The research on effective DMD treatments Essay

The research on effective DMD treatments, 488 words essay example

Essay Topic:research,effective

Though ROS serve as critical second messengers in various cell signaling pathways, they are generally toxic to cells (Devasagayam et al. 2004). When the cell's antioxidant defense system cannot counteract an excess of free radicals, the buildup of free radicals in the body induces a phenomenon known as oxidative stress that can cause cell damage and/or cell death (Devasagayam et al. 2004). In muscle lacking dystrophin as in patients with DMD, mitochondrial function is impaired due to calcium overload in the mitochondria. This mitochondrial dysfunction permits an excess of harmful free radicals to form (Kelly-Worden and Thomas 2014). Consequently, the overload of free radicals in the mitochondria leads to cell damage and eventually cell death as apoptotic signaling pathways are activated in the mitochondria (Kelly-Worden and Thomas 2014). In addition to driving the initiation of apoptotic pathways and muscle tissue necrosis, ROS and free radicals can also prompt the formation of the MPTP (Kelly-Worden and Thomas 2014). Though researchers have not determined the exact cellular mechanisms underlying DMD, past research has determined that atrophying muscle is eventually replaced with fat and connective tissue.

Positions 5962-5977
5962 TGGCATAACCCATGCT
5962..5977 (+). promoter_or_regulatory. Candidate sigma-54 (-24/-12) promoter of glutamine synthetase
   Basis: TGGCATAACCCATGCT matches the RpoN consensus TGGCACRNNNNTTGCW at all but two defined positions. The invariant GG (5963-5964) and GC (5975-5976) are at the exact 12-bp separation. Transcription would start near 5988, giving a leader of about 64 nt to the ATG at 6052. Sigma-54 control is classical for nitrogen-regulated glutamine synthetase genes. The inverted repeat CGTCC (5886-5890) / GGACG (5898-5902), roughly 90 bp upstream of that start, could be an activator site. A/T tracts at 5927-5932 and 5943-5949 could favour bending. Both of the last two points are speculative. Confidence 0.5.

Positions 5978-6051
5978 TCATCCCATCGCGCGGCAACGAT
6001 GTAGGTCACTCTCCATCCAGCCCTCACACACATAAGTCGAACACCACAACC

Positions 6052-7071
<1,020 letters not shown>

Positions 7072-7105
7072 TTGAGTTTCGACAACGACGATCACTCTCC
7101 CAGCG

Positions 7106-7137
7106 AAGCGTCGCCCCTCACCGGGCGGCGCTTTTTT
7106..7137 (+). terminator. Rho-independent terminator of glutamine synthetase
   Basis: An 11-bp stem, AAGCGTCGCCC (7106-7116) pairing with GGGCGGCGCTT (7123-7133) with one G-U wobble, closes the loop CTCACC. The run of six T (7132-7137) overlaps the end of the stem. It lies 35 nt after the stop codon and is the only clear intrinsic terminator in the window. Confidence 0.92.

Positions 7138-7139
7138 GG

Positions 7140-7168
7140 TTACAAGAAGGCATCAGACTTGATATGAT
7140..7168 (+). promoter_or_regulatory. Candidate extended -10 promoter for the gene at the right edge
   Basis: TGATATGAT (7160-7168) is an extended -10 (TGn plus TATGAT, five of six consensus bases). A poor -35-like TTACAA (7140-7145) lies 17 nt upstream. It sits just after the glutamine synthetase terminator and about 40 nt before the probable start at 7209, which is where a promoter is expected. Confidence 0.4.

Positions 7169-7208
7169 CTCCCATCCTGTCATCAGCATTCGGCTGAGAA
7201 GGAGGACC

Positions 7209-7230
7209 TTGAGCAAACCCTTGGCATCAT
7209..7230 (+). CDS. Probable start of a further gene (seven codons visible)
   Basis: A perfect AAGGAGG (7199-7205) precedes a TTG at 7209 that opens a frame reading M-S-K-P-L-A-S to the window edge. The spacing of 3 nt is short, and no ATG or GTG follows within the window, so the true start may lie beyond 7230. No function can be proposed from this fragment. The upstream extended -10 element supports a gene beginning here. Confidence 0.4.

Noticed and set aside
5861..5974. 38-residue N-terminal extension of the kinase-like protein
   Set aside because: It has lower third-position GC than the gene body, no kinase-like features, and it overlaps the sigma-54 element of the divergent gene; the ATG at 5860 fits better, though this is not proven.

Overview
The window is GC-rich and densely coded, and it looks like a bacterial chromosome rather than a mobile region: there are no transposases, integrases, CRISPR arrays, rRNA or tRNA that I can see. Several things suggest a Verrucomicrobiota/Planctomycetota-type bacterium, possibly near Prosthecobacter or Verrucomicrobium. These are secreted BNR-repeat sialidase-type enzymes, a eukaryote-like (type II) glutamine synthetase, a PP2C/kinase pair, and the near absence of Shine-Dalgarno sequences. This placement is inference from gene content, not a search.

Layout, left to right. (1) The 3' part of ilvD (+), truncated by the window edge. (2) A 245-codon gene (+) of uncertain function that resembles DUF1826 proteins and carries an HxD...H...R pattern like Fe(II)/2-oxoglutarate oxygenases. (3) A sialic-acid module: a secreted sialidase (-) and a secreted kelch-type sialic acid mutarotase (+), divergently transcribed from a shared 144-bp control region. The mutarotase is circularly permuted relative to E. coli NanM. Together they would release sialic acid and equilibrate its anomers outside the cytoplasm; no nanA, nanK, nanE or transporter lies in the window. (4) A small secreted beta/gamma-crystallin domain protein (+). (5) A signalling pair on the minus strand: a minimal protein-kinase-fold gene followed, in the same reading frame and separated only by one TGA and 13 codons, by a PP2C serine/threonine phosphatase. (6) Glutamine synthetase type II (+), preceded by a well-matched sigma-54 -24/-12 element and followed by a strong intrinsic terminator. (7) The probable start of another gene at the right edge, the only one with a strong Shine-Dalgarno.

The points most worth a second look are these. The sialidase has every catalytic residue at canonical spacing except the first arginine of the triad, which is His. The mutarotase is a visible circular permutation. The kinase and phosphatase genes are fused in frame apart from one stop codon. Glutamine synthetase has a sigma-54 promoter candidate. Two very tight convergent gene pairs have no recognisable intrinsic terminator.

To date, no effective treatments exist for DMD. Although current treatments for this disease such as corticosteroids, physical therapy, and respiratory interventions, slow the progression of symptoms and can help extend the lives of DMD sufferers, the disease is still lethal and survival beyond 30 years is a rare event (Fairclough, Wood, and Davies 2013). Thus, ongoing DMD research is pushing for the development of effective treatments. Gene therapy technologies are among the most promising treatments (Fairclough, Wood, and Davies 2013). Virus mediated gene therapy is one type of gene therapy researchers are looking into. This kind of gene therapy involves modifying viruses to deliver the functional dystrophin gene to DMD patients (Seto, Ramos, Muir, Chamberlain, and Davies 2012). The challenge of this therapy is discovering safe and effective ways of directly replacing the dystrophin gene in all the muscles of the body (Seto, Muir, Chamberlain, and Davies 2012). The CRISPR/Cas9 system is a recently discovered type of gene therapy that holds promise for the future of DMD. This genome editing technique involves manipulating bacteria's natural viral defense system and applying it to potentially edit human genomes ("CRISPR in the Lab"). In the case of DMD, the CRISPR-CAS9 system can be engineered to remove mutations in the dystrophin gene, allowing the DNA break to be repaired either through nonhomologous end joining or by homologous recombination with an undamaged donor DNA template (Long et al. 2014). The advantage of this therapy over viral mediated gene therapy is that the CRISPR-CAS9 system is potentially more accurate and able to permanently correct the DMD mutation (Long et al. 2014). Though scientists in 2014 successfully used the CRISPR-CAS9 system to treat mice that were genetically modified to have DMD, more testing in other animal models must take place and CRISPR's ethical issues must be addressed before this therapy will ever be deemed safe to use in humans (Long et al. 2014).

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